Thromboxane A2 released from platelets during the activation process is rapidly converted to TXB2 in the blood. Plasma TXB2 is converted via tissue enzymes to 2,3 dinorTXB2 and 11-dehydroTXB2 and then to other downstream metabolites, which are then excreted in the urine. Concentrations of TXB2 and its metabolites have been measured in plasma or serum of dogs and cats as evidence of platelet activity.10,37,38 It must be mentioned that TXB2 can be generated as a result of ex vivo platelet activation during venipuncture, so plasma TXB2 concentrations may not be reflective of in vivo platelet activity. Furthermore, serum TXB2 concentrations are indicative of platelet activity that occurs ex vivo during coagulation of blood in a collection tube; consequently, they are an indicator of the potential for platelet response, rather than an indicator of the ongoing in vivo response.9 Because TXB2 is further metabolized to 2,3 dinorTXB2 and 11-dehydroTXB2 by tissue enzymes, 2,3 dinorTXB2 and 11-dehydroTXB2 are not subject to platelet activation during blood sample collection.6 Therefore, urinary concentrations of 2,3 dinorTXB2 and 11-dehydroTXB2 are most reflective of ongoing systemic in vivo release of TX from platelets.9,39,40

Dogs have markedly higher concentrations of 2,3 dinorTXB2 than 11-dehydroTXB2,5,10 but 11-dehydroTXB2 appears to be the major metabolite in humans9 and other animal species (rabbits, guinea pigs, monkeys, and rats).10 Evaluation of urine from apparently healthy cats of the present study indicated that similar to most other evaluated species, 11-dehydroTXB2 is the predominant TX metabolite in feline urine. Because 11-dehydroTXB2 concentrations were not different between voided and cystocentesis urine samples collected from the same cat, either method of collection should be acceptable for obtaining samples for measurement of this compound. It should be mentioned that most of the healthy cats in the study reported here were males. In humans, gender can impact TX concentrations. However, it was expected that sex would not be a relevant factor in cats because of the lack of influence of sex hormones in feline patients at our facility.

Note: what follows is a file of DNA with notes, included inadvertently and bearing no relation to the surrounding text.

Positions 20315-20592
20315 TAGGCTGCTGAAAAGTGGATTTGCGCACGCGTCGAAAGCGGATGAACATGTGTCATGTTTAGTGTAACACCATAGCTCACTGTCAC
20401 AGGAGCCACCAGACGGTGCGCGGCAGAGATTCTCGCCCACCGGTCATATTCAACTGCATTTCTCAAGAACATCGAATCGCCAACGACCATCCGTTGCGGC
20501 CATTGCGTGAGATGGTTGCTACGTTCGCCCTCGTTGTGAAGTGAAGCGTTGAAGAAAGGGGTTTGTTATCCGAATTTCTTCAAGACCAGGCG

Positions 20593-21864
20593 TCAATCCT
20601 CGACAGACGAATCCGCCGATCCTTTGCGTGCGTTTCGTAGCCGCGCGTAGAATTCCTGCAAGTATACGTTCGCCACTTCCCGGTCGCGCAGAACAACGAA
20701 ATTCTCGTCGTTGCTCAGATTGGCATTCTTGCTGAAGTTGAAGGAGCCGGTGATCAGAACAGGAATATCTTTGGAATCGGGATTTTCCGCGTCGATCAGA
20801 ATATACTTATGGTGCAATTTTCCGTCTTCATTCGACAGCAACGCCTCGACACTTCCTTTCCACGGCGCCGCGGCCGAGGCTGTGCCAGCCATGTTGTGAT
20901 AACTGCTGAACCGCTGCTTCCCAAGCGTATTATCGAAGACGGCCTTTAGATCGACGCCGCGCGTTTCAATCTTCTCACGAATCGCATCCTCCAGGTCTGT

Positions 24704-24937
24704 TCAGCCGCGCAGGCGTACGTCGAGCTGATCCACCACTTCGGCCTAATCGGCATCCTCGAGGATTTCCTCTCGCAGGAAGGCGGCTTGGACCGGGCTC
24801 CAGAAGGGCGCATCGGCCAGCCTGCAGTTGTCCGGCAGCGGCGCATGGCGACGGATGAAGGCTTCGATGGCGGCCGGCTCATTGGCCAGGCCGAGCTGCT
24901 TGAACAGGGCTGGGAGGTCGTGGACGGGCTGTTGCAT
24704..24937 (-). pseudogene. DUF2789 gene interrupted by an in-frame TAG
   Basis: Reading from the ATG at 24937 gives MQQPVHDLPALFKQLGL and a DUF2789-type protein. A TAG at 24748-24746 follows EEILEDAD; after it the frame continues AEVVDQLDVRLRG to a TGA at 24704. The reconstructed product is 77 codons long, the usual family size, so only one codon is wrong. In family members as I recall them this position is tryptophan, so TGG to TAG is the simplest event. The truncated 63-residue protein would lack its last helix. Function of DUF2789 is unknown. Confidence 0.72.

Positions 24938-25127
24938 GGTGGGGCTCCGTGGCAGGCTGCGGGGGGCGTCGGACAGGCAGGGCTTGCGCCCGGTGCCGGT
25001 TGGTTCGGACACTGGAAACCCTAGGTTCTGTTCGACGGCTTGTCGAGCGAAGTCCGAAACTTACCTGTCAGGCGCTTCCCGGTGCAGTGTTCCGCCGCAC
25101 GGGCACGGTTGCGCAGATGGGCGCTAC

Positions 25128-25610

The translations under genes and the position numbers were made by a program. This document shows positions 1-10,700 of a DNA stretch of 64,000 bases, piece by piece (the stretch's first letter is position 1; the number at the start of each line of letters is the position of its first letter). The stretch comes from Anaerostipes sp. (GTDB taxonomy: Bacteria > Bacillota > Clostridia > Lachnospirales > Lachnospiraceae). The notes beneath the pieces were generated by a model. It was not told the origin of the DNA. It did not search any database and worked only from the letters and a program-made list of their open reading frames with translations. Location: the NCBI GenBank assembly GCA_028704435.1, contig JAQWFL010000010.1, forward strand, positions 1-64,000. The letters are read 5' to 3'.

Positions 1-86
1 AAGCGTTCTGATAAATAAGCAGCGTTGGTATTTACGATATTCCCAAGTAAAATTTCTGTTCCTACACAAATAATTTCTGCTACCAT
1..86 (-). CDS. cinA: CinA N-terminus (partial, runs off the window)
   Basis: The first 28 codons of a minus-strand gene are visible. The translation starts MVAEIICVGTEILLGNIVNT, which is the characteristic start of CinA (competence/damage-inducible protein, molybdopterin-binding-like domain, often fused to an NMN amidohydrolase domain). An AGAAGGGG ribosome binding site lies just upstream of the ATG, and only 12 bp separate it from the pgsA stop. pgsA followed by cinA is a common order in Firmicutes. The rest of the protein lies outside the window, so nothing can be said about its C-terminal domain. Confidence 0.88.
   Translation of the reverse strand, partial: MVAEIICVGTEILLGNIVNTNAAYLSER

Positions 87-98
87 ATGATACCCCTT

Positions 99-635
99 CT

Urine samples collected via cystocentesis in the initial experiments of the present study contained markedly more TXB2 than did the voided urine samples. We suspect that the increased TXB2 concentration in these samples was a function of platelet activation during concurrent venipuncture or renal generation associated with sedation. This interpretation was supported by the lack of difference in TXB2 concentrations between voided and cystocentesis urine samples in the latter experiments in which venipuncture was not performed immediately prior to cystocentesis. Only TXB2 concentrations were measured; these values were required for correction of 2,3 dinorTXB2 concentrations because the antibodies in the ELISA reacted equally with both TXB2 and 2,3 dinorTXB2. Cross-reactivity would be a major disadvantage associated with use of the 2,3 dinorTXB2 ELISA as a clinical assay because TXB2 must also be measured to yield useful 2,3 dinorTXB2 results. Corrections for cross-reactivity are much less important for canine urine because the amount of 2,3 dinorTXB2 far exceeds the amount of TXB2.5 The kidneys also produce TXA2 and TXB2; thus, some of the TXB2 present in the urine is not of platelet derivation.20,41 Consequently, urinary TXB2 concentration is not a useful indicator of in vivo platelet activation. The fact that prior venipuncture or sedation might impact urinary TXB2 concentration is not of consequence with regard to evaluating in vivo platelet activity in cats.